For some reason, there’s an urge in people to pre-pay their mortgage as they step into retirement. However, there is no urge for people to pre-pay their groceries, utilities, or any other expense they have in retirement. I suggest to you that it’s better to treat your mortgage just like every other expense you have and pay it along the way!

6. Reduce Your Portfolio Risk

The last thing that you want is to be like retirees in the late 1990s (when the stock market was doing very well) who went into retirement with an all stock portfolio. Although stocks have historically provided great long term returns, an all stock portfolio is just too risky to have in retirement. Many of the 1990s retirees lost a significant portion of their investments and had to go back to work when the stock market crashed from 2000 to 2002.

The remedy for this is to add bonds to your portfolio. Bonds are historically safer than stocks and they can serve to lower the risk of your overall investment portfolio. And it can serve to allow your investment portfolio to last for your entire retirement.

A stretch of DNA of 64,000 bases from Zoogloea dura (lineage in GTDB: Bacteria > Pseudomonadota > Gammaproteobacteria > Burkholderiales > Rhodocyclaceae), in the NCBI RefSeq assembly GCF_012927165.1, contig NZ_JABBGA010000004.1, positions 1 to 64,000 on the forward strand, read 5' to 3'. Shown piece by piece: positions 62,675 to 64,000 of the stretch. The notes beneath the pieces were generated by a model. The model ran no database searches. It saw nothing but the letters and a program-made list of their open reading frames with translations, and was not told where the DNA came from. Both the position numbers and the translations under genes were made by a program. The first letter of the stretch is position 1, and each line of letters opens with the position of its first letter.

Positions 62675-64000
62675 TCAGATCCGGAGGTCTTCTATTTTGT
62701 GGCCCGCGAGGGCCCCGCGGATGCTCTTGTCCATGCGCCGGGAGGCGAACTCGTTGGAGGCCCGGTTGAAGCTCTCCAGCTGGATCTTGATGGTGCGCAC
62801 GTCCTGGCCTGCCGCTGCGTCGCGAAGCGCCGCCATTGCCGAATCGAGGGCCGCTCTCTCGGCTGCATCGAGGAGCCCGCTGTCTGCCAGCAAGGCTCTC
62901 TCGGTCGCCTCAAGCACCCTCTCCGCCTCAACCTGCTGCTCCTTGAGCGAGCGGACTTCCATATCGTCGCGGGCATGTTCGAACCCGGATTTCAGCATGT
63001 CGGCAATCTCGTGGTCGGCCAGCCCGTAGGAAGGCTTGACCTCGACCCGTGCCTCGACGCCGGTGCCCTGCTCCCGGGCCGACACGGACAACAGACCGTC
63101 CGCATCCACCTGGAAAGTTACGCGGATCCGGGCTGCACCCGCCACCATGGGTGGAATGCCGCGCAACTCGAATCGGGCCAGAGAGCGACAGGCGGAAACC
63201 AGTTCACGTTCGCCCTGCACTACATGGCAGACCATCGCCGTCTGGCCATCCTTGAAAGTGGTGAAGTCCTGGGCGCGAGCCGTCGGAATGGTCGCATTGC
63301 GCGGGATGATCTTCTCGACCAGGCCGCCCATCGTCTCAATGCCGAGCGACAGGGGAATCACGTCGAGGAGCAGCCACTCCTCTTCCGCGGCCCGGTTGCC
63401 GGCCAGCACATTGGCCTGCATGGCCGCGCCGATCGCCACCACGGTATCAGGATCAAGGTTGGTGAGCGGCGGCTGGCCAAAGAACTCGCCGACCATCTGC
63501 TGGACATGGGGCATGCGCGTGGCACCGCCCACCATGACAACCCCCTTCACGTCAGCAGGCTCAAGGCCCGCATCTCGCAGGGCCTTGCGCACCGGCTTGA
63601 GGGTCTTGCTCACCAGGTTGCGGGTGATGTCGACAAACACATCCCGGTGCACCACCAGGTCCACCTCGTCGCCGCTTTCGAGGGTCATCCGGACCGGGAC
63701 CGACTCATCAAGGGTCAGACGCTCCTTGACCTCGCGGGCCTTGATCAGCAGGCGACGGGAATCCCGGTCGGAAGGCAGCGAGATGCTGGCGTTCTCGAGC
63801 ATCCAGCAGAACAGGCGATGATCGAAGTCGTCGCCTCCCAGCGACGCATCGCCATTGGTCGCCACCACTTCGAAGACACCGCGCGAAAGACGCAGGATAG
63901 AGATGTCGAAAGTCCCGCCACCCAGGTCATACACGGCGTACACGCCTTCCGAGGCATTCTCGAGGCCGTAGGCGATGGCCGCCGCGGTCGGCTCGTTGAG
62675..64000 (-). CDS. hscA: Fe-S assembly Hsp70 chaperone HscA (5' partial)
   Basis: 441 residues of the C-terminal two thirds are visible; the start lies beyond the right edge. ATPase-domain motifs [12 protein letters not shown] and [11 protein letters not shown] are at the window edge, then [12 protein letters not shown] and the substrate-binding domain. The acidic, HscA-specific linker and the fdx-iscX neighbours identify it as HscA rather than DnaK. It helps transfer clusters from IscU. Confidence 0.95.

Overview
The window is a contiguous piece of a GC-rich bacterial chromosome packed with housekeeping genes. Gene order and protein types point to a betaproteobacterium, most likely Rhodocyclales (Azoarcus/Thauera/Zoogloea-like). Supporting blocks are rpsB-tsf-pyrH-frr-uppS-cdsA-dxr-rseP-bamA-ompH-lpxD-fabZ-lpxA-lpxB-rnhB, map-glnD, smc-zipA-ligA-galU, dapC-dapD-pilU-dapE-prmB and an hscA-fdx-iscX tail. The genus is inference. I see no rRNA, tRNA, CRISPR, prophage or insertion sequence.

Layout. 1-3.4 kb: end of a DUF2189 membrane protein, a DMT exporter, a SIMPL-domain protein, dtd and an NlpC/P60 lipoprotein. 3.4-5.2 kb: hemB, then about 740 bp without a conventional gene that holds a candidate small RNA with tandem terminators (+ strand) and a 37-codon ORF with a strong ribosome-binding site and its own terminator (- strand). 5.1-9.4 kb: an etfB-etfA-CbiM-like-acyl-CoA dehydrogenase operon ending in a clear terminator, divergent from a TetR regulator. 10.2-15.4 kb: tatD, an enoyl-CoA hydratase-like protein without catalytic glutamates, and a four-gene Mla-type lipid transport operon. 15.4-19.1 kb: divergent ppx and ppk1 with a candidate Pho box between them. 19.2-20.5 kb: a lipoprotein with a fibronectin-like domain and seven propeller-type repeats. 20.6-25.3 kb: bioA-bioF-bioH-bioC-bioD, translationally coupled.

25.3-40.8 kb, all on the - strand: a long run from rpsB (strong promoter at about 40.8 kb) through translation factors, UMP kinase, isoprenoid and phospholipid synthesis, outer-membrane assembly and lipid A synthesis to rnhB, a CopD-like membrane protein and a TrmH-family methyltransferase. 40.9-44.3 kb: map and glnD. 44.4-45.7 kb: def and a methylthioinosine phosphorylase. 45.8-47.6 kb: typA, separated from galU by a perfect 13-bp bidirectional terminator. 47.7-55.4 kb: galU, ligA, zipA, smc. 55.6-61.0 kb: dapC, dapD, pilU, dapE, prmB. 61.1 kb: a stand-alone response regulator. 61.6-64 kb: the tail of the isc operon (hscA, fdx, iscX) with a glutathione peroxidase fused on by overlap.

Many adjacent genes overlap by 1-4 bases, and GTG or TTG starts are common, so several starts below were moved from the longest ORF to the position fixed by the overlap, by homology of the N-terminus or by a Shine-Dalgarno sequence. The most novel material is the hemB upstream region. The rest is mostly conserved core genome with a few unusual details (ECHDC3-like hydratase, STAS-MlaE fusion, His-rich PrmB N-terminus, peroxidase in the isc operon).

There have been numerous studies done on the right mix of stocks and bonds in retirement and the consensus is that a 60% stock / 40% bond portfolio is an appropriate place to start. I never like to use “rules of thumb” as a panacea. Instead, it’s much better to identify your retirement goals (age you retire, amount you need to spend, etc…) and run some analysis to see what works specifically for your situation. In many cases, people discover that they can reduce their risk even further, which can be a very comforting thing.


Hopefully you have found this blog post helpful and you’ll considering implementing these 6 ideas to set yourself up for a success retirement strategy in your 60s.

If you’re retired and in your 60s what advice would you give to those planning to retire? If you’re planning to retire in your 60s, what concerns do you have? Please share any thoughts, comments, or questions below.

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Brad E.S. Tinnon